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Antitumor Drug Resistance

  • Brian W. Fox
  • Margaret Fox

Part of the Handbook of Experimental Pharmacology book series (HEP, volume 72)

Table of contents

  1. Front Matter
    Pages I-XXV
  2. Concepts of Drug Resistance

    1. Front Matter
      Pages 1-1
    2. J. M. Whitehouse
      Pages 3-21
    3. J. F. Henderson
      Pages 23-36
  3. Modification of Host-Tumor Interaction

    1. Front Matter
      Pages 37-37
    2. J. G. McVie
      Pages 39-66
    3. H. Fuji
      Pages 67-87
  4. Cellular Aspects

    1. Front Matter
      Pages 99-99
    2. B. Drewinko, B. Barlogie
      Pages 101-141
    3. D. Scott
      Pages 205-239
    4. G. J. Goldenberg, A. Begleiter
      Pages 241-298
    5. J. M. Boyle
      Pages 299-332
  5. Modification of Tumor Biochemistry

    1. Front Matter
      Pages 333-333
    2. M. Fox
      Pages 335-369
    3. M. J. Tisdale
      Pages 371-389
    4. A. K. Belousova
      Pages 391-402
    5. K. D. Tew, P. S. Schein
      Pages 425-442
  6. Antimetabolites

    1. Front Matter
      Pages 443-443
    2. D. M. Tidd
      Pages 445-493
    3. A. D. Welch, N. K. Ahmed
      Pages 495-513
    4. J. A. Houghton, P. J. Houghton
      Pages 515-549
    5. J. R. Uren
      Pages 551-568
    6. W. T. Beck
      Pages 569-612
  7. Antifolates

    1. Front Matter
      Pages 613-613
    2. J. R. Bertino
      Pages 615-631
    3. M. M. IP
      Pages 633-669
  8. Modification of Resistance

    1. Front Matter
      Pages 671-671
  9. Back Matter
    Pages 699-740

About this book

Introduction

The study of tumour resistance to anticancer drugs has been the subject of many publications since the initial discovery of the phenomenon by J. H. Burchenal and colleagues in 1950. Many papers have been published since then reporting development of resistance to most of the well-known anticancer agents in many different animal tumour systems, both in vivo and in vitro. Many different mechanisms of resistance have been described, and it is clear that the tumour cell has a wide diversity of options in overcoming the cell-killing activity of these agents. Definition of the magnitude of the phenomenon in the clinic is, however, much more problematical, and it is with this in mind that the initial chapter, seeks to out­ line the problem as the clinicians see it. It appears that the phenomenon of true resistance to a drug, as the biochemist would recognise it, is an important cause of the failure which clinicians experience in treating the disease. The extent of the contribution of this phenomenon to the failure of treatment cannot easily be evaluated at the present time, but it is hoped that the development and application of new and more sophisticated techniques for the analysis of cellular sub­ populations may help to give a more exact estimate and to shed some light on the causes of failure of many of the present therapeutic techniques.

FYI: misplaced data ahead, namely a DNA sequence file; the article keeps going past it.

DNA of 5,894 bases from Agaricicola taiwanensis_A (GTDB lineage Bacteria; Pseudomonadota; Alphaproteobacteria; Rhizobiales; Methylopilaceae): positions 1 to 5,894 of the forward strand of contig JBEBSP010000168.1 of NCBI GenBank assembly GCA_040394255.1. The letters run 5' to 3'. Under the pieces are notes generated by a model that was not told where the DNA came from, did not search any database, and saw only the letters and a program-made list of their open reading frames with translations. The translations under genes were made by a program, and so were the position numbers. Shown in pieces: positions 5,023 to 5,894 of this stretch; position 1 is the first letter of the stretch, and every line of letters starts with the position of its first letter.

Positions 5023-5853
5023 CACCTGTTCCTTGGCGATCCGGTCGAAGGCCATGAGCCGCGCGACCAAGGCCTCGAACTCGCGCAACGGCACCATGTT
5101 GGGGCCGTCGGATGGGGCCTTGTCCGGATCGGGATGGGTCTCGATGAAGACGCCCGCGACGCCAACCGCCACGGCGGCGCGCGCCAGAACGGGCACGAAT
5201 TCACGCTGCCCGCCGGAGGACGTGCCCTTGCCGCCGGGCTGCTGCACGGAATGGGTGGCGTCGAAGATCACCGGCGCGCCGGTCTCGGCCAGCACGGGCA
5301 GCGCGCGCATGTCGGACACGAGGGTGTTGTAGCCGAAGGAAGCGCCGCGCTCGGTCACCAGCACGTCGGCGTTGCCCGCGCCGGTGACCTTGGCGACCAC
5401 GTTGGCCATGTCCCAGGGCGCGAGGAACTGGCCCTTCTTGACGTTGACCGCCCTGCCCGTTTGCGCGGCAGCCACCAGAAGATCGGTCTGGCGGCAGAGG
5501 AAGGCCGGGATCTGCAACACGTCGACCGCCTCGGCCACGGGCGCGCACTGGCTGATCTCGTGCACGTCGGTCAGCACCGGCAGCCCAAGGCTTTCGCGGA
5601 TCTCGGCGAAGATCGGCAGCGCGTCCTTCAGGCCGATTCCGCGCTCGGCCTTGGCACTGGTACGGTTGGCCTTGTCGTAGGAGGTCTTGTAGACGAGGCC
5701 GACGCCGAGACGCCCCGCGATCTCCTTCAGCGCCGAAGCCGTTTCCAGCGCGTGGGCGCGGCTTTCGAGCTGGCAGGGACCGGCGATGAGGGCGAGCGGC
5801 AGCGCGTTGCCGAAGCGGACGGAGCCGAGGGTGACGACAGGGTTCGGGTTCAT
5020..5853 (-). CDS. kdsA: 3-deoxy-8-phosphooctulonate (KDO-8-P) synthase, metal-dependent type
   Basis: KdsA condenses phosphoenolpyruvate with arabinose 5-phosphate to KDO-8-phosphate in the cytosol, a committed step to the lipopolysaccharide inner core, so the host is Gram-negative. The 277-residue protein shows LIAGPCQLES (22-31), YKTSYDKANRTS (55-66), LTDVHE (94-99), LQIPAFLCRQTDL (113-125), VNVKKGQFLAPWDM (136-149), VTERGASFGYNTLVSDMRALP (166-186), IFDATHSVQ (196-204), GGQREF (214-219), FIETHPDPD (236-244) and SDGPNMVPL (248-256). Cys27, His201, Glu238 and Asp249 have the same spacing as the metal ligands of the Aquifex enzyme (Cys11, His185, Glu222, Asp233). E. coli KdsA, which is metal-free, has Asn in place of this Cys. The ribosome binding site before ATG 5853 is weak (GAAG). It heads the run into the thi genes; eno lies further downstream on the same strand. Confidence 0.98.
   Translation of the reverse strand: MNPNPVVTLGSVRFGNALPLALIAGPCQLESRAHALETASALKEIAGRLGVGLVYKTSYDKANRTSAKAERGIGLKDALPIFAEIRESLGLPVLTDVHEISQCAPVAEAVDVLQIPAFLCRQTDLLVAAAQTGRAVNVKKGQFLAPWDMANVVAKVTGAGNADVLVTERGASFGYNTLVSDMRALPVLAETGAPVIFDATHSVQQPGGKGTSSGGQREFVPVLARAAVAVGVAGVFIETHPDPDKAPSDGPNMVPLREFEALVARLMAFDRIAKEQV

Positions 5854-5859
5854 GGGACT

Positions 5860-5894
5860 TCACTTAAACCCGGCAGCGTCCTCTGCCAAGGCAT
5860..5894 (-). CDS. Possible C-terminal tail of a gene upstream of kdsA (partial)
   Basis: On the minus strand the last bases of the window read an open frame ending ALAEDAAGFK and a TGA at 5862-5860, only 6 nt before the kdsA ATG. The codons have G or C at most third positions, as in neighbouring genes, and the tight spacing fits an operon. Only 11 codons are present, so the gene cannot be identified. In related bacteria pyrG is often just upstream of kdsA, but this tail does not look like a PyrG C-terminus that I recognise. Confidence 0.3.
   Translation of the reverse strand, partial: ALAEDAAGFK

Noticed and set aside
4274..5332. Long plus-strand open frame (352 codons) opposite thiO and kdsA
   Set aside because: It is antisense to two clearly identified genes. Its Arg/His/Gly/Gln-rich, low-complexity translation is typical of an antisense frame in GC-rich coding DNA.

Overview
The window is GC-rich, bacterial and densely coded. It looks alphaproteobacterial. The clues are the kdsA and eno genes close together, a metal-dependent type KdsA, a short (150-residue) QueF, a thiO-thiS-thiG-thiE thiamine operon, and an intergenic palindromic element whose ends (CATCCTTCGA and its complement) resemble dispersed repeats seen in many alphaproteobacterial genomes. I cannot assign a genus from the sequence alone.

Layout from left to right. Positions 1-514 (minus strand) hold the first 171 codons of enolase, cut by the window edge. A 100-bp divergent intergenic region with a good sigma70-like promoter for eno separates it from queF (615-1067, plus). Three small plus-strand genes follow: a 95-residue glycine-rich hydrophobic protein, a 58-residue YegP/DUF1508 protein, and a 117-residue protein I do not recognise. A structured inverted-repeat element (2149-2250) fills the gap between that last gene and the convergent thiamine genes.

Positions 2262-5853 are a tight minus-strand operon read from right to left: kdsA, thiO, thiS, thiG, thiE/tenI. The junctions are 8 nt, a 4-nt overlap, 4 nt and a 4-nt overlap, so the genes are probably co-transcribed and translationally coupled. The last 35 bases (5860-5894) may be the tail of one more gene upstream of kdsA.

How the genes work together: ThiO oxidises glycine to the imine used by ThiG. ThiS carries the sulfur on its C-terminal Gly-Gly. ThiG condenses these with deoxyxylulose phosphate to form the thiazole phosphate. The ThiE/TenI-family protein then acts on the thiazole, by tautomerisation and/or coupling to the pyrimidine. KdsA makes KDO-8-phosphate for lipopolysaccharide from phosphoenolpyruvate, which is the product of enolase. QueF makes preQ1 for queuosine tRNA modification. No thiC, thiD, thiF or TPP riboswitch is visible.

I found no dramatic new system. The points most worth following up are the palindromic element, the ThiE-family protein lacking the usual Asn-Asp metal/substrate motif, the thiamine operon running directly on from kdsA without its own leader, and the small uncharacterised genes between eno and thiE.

Keywords

Arzneimittelresistenz Zytostatikum cancer cell drug drug resistance resistance tumor

Editors and affiliations

  • Brian W. Fox
    • 1
  • Margaret Fox
    • 1
  1. 1.Paterson LaboratoriesChristie Hospital and Holt Radium InstituteWithington, ManchesterUK

Bibliographic information

  • DOI https://doi.org/10.1007/978-3-642-69490-5
  • Copyright Information Springer-Verlag Berlin Heidelberg 1984
  • Publisher Name Springer, Berlin, Heidelberg
  • eBook Packages Springer Book Archive
  • Print ISBN 978-3-642-69492-9
  • Online ISBN 978-3-642-69490-5
  • Series Print ISSN 0171-2004
  • Series Online ISSN 1865-0325
  • Buy this book on publisher's site
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